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Data centres: the next big commercial alternative asset class

By Karyn Stroet

Over the past two decades, the number of data centres around the world has been steadily increasing, with Australia now ranking as the seventh most populous country for these facilities. The nation has witnessed significant investments, totaling more than $13.6 billion, directed towards the construction of new data centres. In the last year alone, completed projects added more than 150,000sqm of space. As the country’s population grows, it is anticipated that the demand for these facilities will also increase, resulting in assets being closely held and low annual sales volumes. In the past 10 years, transactions have been limited, reaching a peak of $3 billion in 2020, with an average investment of approximately $1.2 billion per year. During the first five months of 2024, a range of offerings have been transacted, amounting to $414.5 million.

Historically, the majority of investment activity has been concentrated in the NSW market, primarily in metropolitan areas, followed by Melbourne. Despite Queensland’s strong population growth, there have been limited transactions for data centres in this location, with existing assets being tightly held. On the other hand, opportunities in the ACT,, South Australia, and Western Australia have all made significant progress in terms of transaction volume.


Data centres have proven to be an attractive investment opportunity for larger institutional and offshore investment groups, with the average investment size over the last ten years sitting at $94.5 million, unlike many other alternative asset classes. Historically, foreign investors have been the primary investor type, with the United States and Canada being the major buyers. However, prior to the pandemic, China, Singapore, and New Zealand groups also featured in the market. Although sales volumes have been limited in the last 18 months, there has been a shift in the seller profile, with some offshore groups divesting their assets and local groups now becoming the dominant buyer category. Despite this change, foreign funds continue to be the major players in the development of new data centre space. With more than 140,000sqm currently under construction, approximately 80 per cent is represented by offshore capital, including Microsoft’s Penrith facility, which is set to be completed in early 2025.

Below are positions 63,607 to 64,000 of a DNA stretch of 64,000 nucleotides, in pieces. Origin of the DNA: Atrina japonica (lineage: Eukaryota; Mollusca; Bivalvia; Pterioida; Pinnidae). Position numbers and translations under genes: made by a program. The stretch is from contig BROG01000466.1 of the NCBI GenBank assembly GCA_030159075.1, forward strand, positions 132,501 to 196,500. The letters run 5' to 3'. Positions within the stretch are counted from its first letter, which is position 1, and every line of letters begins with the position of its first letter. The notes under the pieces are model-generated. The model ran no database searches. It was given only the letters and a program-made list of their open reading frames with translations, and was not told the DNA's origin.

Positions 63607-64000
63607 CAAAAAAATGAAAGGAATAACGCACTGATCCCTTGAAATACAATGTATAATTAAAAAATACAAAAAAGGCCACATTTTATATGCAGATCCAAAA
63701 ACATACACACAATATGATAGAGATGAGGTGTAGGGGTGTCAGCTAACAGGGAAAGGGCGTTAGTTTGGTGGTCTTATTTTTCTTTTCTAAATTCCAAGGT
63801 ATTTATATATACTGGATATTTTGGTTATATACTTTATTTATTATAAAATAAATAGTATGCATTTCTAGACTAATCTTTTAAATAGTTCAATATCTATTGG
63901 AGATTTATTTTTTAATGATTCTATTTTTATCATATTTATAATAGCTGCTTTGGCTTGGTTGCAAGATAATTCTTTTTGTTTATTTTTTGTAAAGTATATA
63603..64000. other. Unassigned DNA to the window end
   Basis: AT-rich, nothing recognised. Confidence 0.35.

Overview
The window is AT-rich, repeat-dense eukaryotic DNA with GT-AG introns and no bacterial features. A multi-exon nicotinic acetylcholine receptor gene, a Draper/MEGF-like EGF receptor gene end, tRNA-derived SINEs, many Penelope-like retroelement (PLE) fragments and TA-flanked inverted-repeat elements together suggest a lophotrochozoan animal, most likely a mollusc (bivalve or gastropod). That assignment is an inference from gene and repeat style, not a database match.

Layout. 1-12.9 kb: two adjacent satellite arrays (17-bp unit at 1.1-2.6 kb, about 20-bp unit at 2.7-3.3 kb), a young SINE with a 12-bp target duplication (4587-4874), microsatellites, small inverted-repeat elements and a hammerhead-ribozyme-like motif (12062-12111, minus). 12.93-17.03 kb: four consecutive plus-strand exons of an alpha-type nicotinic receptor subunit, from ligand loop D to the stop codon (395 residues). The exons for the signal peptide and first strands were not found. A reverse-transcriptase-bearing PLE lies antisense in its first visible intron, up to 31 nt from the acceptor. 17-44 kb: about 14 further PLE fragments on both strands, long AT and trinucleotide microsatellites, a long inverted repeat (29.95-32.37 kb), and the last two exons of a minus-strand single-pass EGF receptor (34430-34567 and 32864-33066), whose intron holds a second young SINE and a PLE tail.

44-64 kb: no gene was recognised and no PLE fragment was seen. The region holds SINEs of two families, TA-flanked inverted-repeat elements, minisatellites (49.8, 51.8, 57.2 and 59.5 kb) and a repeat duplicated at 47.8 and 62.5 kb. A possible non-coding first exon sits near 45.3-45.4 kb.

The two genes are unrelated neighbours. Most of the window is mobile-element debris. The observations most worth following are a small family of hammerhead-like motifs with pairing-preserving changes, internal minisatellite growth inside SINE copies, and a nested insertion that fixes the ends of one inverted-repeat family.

During 2023, the energy consumption of these facilities grew by 55 per cent internationally, highlighting the importance of focusing on renewable energy options moving forward. Developers and investors aiming to achieve their internal environmental, social, and governance (ESG) targets are placing a major emphasis on the ability to offset consumption costs, reduce carbon emissions, and maintain quality connectivity.

Moving forward, the development and investment of data centre assets will continue to prioritise these factors, along with efficient mechanical and plumbing systems, such as the use of recycled water. Assets that successfully incorporate these features will likely achieve the most favourable yields. Before the pandemic, yields for data centre assets ranged from 7 to 9.5 per cent. However, during the period of low interest rates, yields compressed to as low as 4.3 per cent. Recent sales have seen yields rumoured to be as low as 3.6 percent and as high as the upper 6 per cent range, varying based on factors such as size, location, and functionality.

As Australia’s population grows and its dependence on technology increases, the country’s demand for data is expected to rise. Consequently, data centres will attract greater attention as an investment class. While foreign investors have been active in this asset class for some time, Australia is emerging as one of the key global locations for new facilities, following countries like the United States, Germany, United Kingdom, and China. The growing demand from the listed sector is expected to put pressure on yields and drive the development of new supply.

Vanessa Rader | Head of Research

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